In many respects, this book might derail some readers. All those who prefer to know what to expect, to reason on the basis of well-established analytical frameworks and not to risk wasting their time on uncertain ramblings, are thus strongly advised to go on their way.
Seducing an audience – attracting the attention of a reader, catching a client’s attention, converting a non-believer, responding to a user’s expectations, persuading a voter, etc. – often involves building technical devices which play on people’s social dispositions. The excerpt above is one such device (the irony!): it is a small, rhetorical machine which attempts to play on the reader’s disposition towards conservatism and/or exploration. And there are many others, especially within marketing settings, which will be my field of choice here. For example, in order to attract customers, we can use a slogan promoting their penchant for repeating a habit (‘Nutella, spreading happiness every day’); suggest a loyalty card which employs calculative capacities so as to better tie them to a future routine (‘5% discount on the brand’s products for cardholders’); propose a brand which appeals to a propensity for altruism (‘Max Havelaar: great coffee [for] a great cause’); and so on. In other words, each one of these little machines for equipping the relationship between an organisation and its audience ascribes an attitude to people, in both senses of the word: they assume that the intended targets already behave according to this or that logic, and/or supply them with a possible mode of action; they suggest a way of behaving which this or that person did not necessarily have in mind (as something inbuilt/as a possible idea) but in which they can recognise themselves or which is likely to catch their attention. With captation1 devices, the opposition between human and non-human entities disappears, as does that between their supposed privileges and respective ‘ontologies’, given that artefacts play a key role in defining or activating motives for action (and vice versa).
I would like here to explore the dynamics of these devices and dispositions, by focusing on a particular disposition in greater depth – curiosity – and on the particular devices which allow it to be expressed and spread throughout society. Why curiosity? In my view, it would be better to answer this by asking the opposite and even more intriguing question on which it is grounded: why not curiosity? Why should it be curious to experience curiosity about curiosity? This book is the fruit of a twin astonishment: on the one hand, twenty years of observing commercial scenes convinced me that of the dispositions activated by marketing devices, curiosity features prominently as a force behind everyday action; and on the other, this finding only makes it more surprising that this banal disposition is almost completely absent from the current sociological lexicon, or at least it was until very recently.2 Classical sociology, it seems, prefers conservative modes of action, first and foremost habit, which curiosity, however – with the support of a related but equally neglected disposition: boredom – calls into question. Curiosity leads us to move beyond ourselves, and thus helps us to finally experience a little boredom, or perhaps more precisely weariness, about this ‘habit’ we know so (too?) well; and to be curious about this curiosity (which, if not newer, is at least unusual) which calls habit into question. I am willing to wager that curiosity can help us understand how market professionals and technologies, and more generally all specialists in interpersonal relations, are able to reinvent a person’s identity and their mobility.3 They do this by playing on people’s inner motivations, in the hope of being better able both to draw these people toward them and to make them act according to their wishes.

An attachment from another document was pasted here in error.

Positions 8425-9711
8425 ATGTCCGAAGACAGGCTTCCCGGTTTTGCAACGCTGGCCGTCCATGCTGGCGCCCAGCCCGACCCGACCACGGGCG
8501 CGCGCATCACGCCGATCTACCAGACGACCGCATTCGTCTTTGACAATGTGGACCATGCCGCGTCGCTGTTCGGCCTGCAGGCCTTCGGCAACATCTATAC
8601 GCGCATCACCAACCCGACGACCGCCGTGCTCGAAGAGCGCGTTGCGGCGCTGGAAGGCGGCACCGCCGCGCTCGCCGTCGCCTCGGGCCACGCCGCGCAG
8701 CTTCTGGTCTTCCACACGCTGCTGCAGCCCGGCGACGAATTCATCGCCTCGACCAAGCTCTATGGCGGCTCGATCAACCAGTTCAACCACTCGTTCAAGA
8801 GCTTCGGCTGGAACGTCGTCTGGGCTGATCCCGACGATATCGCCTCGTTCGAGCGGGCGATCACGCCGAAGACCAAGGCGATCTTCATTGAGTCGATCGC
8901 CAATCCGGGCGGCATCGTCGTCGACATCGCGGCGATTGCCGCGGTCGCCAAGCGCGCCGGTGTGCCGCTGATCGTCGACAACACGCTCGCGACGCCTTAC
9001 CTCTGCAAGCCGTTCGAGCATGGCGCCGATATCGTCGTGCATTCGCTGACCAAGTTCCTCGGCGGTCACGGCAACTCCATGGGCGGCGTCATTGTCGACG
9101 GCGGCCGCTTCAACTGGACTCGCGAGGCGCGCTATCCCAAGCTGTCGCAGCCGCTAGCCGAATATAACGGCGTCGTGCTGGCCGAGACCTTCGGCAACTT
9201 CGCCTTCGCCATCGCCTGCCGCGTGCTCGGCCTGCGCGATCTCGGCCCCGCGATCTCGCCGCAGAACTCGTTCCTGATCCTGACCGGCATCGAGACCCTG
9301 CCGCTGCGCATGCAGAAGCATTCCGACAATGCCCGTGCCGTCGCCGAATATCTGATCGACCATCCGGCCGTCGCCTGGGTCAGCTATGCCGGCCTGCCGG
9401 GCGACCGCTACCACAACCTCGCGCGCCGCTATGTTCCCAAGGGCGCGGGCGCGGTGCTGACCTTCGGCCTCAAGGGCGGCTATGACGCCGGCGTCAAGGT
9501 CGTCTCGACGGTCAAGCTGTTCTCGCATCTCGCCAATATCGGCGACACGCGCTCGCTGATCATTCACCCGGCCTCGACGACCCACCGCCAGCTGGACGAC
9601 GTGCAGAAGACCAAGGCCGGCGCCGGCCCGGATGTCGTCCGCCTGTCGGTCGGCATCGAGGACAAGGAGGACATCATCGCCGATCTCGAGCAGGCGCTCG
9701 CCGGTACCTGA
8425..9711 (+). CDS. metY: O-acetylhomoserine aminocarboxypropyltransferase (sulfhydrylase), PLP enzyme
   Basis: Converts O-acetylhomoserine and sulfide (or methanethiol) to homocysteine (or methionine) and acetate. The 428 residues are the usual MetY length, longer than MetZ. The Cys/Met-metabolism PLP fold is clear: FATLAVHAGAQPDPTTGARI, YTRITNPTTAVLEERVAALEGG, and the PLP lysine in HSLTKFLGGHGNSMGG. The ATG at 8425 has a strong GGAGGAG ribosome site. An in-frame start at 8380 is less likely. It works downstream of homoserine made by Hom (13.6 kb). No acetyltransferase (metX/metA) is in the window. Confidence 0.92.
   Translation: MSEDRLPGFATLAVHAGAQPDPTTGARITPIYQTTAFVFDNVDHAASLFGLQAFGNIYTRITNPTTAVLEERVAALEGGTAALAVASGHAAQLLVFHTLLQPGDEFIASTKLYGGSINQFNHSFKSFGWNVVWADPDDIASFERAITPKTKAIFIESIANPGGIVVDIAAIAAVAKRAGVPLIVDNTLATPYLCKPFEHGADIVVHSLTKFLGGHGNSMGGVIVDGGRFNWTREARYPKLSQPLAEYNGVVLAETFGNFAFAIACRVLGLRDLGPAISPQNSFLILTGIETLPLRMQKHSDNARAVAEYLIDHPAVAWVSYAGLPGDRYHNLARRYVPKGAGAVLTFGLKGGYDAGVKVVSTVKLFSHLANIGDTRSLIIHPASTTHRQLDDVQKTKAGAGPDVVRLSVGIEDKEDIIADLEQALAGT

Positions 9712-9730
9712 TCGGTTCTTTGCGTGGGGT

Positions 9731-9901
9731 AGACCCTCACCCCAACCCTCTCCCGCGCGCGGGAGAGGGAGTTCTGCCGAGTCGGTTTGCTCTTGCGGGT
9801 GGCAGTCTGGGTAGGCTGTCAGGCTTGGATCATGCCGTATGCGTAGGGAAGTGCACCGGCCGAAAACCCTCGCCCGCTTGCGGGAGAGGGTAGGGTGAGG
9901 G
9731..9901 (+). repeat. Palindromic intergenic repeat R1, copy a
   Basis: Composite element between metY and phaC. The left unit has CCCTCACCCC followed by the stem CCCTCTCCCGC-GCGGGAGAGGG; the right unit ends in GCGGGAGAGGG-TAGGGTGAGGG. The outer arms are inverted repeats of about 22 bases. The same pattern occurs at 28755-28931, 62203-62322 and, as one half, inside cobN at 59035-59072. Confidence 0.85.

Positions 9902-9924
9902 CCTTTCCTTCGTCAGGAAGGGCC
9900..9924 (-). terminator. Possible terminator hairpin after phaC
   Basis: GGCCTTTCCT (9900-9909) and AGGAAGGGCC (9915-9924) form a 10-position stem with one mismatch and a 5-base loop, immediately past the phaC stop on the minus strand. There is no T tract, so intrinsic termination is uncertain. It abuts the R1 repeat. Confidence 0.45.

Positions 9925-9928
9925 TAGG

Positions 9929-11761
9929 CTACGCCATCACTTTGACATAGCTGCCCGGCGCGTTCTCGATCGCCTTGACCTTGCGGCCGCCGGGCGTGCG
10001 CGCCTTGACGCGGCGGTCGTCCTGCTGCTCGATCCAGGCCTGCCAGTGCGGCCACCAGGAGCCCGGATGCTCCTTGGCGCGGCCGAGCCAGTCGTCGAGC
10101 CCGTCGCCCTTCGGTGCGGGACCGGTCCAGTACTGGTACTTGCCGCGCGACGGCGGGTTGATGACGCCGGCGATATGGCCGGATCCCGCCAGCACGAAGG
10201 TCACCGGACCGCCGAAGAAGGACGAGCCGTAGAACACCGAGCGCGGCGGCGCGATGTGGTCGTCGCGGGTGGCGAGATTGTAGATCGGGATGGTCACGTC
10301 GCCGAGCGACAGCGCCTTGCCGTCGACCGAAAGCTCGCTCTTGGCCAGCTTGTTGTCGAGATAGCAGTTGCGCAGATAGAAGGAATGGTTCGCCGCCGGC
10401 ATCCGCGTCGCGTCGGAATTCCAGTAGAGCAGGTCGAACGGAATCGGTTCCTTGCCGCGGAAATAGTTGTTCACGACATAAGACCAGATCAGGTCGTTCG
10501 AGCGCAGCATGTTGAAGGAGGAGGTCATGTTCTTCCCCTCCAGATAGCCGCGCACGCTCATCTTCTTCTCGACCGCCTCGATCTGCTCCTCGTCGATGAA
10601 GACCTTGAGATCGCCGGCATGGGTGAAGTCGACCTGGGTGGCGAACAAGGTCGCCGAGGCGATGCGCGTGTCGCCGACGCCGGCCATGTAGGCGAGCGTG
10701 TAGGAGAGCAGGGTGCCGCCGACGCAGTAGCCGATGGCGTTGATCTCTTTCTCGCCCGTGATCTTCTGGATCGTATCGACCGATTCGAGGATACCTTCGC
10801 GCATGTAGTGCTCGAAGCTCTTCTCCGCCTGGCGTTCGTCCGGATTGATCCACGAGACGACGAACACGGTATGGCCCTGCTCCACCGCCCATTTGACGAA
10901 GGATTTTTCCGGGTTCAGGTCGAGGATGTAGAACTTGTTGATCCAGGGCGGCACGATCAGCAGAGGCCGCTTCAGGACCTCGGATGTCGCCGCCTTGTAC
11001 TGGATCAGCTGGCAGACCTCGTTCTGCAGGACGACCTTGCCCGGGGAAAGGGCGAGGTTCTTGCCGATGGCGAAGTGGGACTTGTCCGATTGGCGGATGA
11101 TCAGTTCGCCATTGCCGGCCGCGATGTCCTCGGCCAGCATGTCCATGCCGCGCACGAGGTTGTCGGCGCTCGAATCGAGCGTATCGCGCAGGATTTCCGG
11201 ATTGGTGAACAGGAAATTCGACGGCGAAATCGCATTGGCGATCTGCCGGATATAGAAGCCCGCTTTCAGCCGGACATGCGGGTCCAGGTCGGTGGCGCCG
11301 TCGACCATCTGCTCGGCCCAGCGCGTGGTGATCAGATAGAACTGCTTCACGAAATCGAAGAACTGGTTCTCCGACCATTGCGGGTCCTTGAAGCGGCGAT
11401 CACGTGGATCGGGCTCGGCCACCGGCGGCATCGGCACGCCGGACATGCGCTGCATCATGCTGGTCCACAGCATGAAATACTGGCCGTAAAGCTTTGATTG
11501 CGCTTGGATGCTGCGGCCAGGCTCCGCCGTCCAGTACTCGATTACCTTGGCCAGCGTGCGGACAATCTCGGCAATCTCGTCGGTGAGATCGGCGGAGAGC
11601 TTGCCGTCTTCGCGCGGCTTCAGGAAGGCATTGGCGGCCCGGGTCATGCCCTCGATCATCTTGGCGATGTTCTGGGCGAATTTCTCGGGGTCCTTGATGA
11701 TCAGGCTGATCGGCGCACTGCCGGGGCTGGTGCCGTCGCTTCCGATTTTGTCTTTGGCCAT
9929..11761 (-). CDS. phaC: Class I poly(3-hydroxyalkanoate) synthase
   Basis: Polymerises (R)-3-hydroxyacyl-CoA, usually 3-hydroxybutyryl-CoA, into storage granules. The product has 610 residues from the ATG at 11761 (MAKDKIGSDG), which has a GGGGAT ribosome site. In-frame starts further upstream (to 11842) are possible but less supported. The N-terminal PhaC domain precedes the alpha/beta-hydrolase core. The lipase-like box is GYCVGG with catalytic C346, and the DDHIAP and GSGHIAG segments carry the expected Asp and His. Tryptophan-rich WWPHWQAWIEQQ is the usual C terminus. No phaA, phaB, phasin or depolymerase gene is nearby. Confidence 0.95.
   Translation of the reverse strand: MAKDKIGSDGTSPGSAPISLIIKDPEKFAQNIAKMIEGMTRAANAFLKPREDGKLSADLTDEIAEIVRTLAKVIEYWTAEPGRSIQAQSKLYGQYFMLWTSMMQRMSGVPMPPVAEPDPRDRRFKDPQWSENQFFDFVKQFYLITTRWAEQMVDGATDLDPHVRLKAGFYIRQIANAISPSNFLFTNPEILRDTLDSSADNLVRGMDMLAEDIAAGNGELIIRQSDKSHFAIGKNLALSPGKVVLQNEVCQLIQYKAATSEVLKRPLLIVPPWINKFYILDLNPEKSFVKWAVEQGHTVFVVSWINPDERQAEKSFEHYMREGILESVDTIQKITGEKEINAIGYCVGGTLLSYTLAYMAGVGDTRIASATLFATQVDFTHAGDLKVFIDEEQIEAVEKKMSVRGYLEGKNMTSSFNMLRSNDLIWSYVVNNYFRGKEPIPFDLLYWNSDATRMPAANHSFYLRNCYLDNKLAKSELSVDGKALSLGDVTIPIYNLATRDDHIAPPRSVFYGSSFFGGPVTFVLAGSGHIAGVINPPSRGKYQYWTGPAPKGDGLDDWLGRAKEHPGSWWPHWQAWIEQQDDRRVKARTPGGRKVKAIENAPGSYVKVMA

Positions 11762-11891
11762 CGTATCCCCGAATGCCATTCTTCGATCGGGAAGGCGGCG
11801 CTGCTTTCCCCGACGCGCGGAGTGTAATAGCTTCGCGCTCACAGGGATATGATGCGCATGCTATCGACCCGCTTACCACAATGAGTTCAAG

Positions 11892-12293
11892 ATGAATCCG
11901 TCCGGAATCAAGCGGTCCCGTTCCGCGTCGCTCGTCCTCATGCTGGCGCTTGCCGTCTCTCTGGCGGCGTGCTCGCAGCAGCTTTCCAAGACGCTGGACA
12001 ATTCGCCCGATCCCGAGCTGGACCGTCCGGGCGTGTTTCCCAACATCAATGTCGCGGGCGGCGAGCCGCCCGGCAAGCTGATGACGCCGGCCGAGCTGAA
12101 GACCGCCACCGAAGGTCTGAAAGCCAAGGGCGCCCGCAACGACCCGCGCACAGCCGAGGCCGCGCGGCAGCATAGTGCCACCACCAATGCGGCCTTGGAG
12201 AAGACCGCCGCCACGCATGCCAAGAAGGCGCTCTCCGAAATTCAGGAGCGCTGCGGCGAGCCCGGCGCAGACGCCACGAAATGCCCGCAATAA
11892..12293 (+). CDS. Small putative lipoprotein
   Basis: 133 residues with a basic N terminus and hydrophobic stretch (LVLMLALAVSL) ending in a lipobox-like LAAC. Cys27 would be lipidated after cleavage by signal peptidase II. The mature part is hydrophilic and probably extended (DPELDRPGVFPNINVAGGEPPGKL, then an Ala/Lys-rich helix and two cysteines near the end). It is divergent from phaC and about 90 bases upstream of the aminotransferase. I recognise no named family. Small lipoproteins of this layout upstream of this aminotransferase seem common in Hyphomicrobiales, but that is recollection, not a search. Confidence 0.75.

I propose to conduct this exploration of curiosity by starting with an analysis of Bluebeard, the fairy tale written by Charles Perrault, given that this story is itself a pure curiosity machine which operates at the intersection (as we shall see) of mythical history and the contemporary anthropology of this particular disposition. The fact that exploring curiosity leads me to take a detour via popular culture – as well as religion, literature, literary criticism, history, philosophy, economics, psychology, management, and others – instead of sociology, which is my primary discipline, merely illustrates the necessity that confronts the sociologist who deals with curiosity, of drawing on sources other than those from his own discipline. It also illustrates the refreshing and potentially fertile nature of an exercise which consists in using the object being considered – curiosity, that is – as the means of its own exploration.
As is often the case in stories, in Bluebeard it is what is said at the beginning rather than at the end that matters most. The best way of dealing with this text is to quote the opening directly:
There was once a man who had fine houses, both in town and country, a deal of silver and gold plate, embroidered furniture, and coaches gilded all over with gold. But this man was so unlucky as to have a blue beard, which made him so frightfully ugly that all the women and girls ran away from him.